3 years ago

Combining task-related activation and connectivity analysis of fMRI data reveals complex modulation of brain networks

Martin Fungisai Gerchen, Peter Kirsch
Task-related effects in functional magnetic resonance imaging (fMRI) data are usually analyzed with local activation approaches or integrative connectivity approaches, for example, by psychophysiological interaction (PPI) analysis. While both approaches are often applied to the same data set, a systematic combination of the results with a whole-brain (WB) perspective is rarely conducted and the relationship between task-dependent activation and connectivity effects is relatively unexplored. Here, we combined brain activation and graph theoretical analysis of WB-PPI results in an exemplary episodic memory data set of N = 136 healthy human participants and found regions with congruent as well as incongruent activation and connectivity changes between task and control conditions. A comparison with large-scale resting state networks showed that in congruent as well as incongruent regions task-positively modulated connections were mainly between-network connections, especially with the default mode network, while task-negatively modulated connections were mainly found within resting state networks. Over all regions, the strength of absolute activation effects was associated with the tendency to exhibit task-positive connectivity changes, mainly driven by a strong relationship in negatively activated regions. These results demonstrate that task demands lead to a complex modulation of brain networks and provide evidence that task-evoked activation and connectivity effects reflect separable and complementary information on the macroscale brain level assessed by fMRI. Hum Brain Mapp, 2017. © 2017 Wiley Periodicals, Inc.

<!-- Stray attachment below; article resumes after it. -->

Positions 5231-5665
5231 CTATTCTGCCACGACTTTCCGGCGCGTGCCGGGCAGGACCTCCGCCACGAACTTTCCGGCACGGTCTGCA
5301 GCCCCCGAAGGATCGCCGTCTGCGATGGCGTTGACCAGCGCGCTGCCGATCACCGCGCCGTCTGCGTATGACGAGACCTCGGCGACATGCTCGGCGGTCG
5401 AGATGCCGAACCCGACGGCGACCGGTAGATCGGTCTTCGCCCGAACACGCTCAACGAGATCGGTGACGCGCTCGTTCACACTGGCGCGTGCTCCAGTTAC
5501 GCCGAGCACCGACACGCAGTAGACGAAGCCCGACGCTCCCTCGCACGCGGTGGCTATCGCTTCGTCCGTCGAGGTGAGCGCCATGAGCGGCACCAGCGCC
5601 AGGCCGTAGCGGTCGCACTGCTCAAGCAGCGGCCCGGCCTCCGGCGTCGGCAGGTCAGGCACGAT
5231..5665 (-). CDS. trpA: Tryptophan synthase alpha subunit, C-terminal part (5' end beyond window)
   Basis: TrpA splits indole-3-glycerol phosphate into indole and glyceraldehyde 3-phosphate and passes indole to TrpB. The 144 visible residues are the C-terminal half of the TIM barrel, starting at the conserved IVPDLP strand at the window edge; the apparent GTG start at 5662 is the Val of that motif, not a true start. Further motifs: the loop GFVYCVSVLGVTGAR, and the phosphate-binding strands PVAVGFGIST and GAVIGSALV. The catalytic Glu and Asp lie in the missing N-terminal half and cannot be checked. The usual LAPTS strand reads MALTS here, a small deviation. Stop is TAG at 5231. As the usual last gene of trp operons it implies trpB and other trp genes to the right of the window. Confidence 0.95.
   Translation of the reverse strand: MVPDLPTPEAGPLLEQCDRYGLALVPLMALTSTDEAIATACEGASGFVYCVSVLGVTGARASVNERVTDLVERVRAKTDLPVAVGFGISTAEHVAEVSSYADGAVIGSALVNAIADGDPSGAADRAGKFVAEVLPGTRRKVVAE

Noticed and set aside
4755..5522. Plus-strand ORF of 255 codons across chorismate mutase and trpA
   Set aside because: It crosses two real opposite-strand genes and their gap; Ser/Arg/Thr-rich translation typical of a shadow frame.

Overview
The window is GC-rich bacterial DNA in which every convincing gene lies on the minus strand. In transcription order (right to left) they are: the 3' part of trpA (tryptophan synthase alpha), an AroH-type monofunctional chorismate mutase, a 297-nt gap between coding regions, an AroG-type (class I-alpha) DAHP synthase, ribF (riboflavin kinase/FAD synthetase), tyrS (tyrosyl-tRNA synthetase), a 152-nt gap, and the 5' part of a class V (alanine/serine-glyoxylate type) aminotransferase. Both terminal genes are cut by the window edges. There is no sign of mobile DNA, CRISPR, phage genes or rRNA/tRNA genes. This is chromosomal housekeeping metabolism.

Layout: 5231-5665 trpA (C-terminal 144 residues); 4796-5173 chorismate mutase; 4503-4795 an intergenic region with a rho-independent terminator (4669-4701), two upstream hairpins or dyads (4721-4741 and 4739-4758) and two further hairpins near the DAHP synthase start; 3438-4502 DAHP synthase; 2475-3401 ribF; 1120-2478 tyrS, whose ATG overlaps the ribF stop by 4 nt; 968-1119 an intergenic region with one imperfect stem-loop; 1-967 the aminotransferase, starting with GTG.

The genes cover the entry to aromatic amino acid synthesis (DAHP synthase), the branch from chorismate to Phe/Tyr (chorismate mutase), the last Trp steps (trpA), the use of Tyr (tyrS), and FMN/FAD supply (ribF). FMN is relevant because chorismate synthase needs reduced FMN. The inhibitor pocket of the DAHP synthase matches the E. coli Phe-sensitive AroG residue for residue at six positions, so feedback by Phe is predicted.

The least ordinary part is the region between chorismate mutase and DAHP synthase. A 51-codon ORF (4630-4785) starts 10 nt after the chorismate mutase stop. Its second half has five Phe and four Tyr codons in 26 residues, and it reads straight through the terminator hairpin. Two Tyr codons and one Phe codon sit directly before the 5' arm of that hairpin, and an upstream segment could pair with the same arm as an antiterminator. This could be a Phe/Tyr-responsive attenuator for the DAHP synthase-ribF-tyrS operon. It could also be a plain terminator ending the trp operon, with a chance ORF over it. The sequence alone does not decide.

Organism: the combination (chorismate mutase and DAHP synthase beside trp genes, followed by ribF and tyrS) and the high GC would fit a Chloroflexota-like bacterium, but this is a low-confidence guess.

Publisher URL: http://onlinelibrary.wiley.com/resolve/doi

DOI: 10.1002/hbm.23762

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